View Full Version : XGPU more specs....................

06-01-2001, 07:02 PM
Console wire had an article on xbox's chip and what it can do the beggining is a bit technical be read on it gets more understandablehttp://consolewire.com/images/si/xgpu.gif

The core of the XGPU itself is not only a technological marvel, but it also serves as the basis for the GeForce 3 (GF3) line of graphics products that NVIDIA released earlier this year for the PC and Macintosh. For starters, the XGPU is built using a 0.13 micron process, which is more advanced than the GF 3 with its 0.15 micron architecture. The chip itself packs over 57 million transistors, nearly 20 million more than Intel's latest line of Pentium IV processors.

Because the core of the chip is built using a 0.13-micron manufacturing process, the core clock can be set higher and lower power consumption allows for better cooling and overall stability of the chip.

The true power behind the Xbox lies not in the brute computational force of its processors, but in the successful combination of technology, innovation and creativity.

Before we proceed, let us clarify that the images that accompany this article were rendered by a GeForce 3 video card. Bear in mind that the XGPU is even faster and more advanced than the current GF3!

The nfiniteFX engine, with its programmable vertex and pixel shading capabilities, really allows developers to flex their creative muscle to achieve their goal of transplanting their visions into a digital world. The main reason that developers are so excited about the programmable pixel and vertex shaders is that it allows for much more realistic look overall while incurring a negligible performance hit.

Vertex shaders help to achieve organic, natural-looking 3D models, especially around the "joints" where the surfaces can overlap and create hideous artifacts. But with the use of pixel shaders, the triangles that make up those areas come to life, stretching and flexing to convincing effect. The addition of bump mapped textures creates astonishingly realistic effects. With the help of vertex shaders, developers can render skin, clothing and swaying leafs with life-like precision; and that's just a few of the possible uses that would help developers to bring realism into your living room.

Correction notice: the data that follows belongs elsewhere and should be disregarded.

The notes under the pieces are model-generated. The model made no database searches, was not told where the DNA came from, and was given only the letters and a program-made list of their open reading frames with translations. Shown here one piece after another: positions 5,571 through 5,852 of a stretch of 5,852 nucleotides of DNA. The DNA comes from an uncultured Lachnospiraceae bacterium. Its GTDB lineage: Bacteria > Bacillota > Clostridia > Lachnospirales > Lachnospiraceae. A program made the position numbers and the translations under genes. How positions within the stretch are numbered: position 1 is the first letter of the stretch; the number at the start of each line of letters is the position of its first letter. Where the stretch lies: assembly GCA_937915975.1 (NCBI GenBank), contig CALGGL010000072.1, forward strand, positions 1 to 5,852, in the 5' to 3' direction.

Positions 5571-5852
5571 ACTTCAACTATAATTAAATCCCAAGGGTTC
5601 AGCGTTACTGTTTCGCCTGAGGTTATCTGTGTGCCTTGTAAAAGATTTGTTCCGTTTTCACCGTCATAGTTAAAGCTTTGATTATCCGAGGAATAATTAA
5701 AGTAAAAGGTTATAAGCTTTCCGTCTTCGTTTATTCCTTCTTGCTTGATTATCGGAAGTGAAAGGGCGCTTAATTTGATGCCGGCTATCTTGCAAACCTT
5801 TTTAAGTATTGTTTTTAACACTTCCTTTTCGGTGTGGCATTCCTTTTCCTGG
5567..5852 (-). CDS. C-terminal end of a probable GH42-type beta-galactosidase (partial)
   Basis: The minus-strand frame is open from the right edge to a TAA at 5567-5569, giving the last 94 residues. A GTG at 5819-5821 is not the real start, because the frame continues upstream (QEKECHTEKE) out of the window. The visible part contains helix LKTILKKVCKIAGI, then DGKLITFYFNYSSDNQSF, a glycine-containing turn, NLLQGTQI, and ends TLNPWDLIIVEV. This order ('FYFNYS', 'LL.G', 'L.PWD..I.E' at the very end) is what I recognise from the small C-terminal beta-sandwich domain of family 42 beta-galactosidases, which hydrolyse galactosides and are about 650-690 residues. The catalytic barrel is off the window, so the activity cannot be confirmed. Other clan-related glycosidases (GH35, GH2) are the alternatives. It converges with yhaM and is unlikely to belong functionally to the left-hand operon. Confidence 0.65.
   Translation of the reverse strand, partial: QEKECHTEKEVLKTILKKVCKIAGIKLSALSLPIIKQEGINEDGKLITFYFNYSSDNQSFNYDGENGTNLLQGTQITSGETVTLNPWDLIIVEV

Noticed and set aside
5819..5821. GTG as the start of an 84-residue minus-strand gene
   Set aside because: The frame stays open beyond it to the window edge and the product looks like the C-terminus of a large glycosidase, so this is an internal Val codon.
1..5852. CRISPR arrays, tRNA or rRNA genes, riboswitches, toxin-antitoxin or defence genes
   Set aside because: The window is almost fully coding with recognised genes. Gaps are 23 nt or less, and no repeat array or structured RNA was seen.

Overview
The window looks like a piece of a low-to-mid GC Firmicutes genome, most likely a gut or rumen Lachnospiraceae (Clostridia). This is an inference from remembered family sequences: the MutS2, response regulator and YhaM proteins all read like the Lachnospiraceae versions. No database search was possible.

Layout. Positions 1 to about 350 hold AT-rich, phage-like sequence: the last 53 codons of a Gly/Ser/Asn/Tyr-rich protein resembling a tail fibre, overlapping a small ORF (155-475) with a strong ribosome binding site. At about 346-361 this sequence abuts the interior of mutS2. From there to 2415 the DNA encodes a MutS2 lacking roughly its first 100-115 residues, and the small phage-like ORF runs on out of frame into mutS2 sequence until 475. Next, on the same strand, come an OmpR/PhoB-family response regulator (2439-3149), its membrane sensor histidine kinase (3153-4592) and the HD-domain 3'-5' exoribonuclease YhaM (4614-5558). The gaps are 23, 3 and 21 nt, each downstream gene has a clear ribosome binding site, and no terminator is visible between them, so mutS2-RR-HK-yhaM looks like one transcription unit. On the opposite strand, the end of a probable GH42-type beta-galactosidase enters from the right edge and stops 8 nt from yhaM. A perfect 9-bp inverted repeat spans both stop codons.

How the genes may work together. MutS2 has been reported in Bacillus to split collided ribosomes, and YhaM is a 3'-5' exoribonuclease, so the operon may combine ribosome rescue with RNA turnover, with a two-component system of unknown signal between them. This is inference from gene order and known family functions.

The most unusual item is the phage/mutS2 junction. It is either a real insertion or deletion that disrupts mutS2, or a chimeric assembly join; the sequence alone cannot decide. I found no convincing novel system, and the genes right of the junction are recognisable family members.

Bump mapping also allows developers to create realistic textures, such as brick walls. In the past, a flat texture would depict a brick, now with use of lighting effects the developers can actually make it look as if the wall has grooves in-between the bricks, something that would require several performance-hogging polygons to mimic if bump mapping was not available.

Other effects that can be used to enhance to realism are fog, motion blur, real time morphing, reflections/refractions and much, much more. In terms of creative possibilities, we are really just touching the tip of the iceberg here.

NVIDIA also actively works with Microsoft and developers who are interested in developing for the Xbox platform by providing tools and utilities that enable developers to harvest the power of the XGPU.

It almost sounds too good to be true but, seeing some of the Xbox demos in action the disbelief dissipates rapidly, particularly after seeing Oddworld and Bloodwake, or Zoltris and Chameleon demos running in real time.

Indeed, the Xbox produces graphical environments that hardcore PC gamers may be familiar with, but only recently. That average gamers will soon enjoy those visuals courtesy of a $300 set top unit is a major shift in the console gamer’s favor.

The average gamer will never become know the company behind the amazing visuals that the Xbox is capable of generating. For NVIDIA, it doesn’t present much of a problem. The company is content to deliver cutting-edge PC video cards to its loyal customer base and happily produce chips for the Xbox. In many ways, the Xbox’s success will be NVIDIA’s success. However, the company isn’t solely banking on Microsoft to hit it big with the Xbox.

NVIDIA already enjoys an enviable streak of positive financials. With 3dfx’s assets now a part of its own, the company is now looking to innovate for the future and play a role in future graphics technologies. What do those technologies entail? Coy NVIDIA employees will not say, but they do imply that no one should be surprised if the company’s future graphics solutions power the visuals on devices beyond both the PC and the Xbox.

On that note, we’ll let the reader ponder just what that means...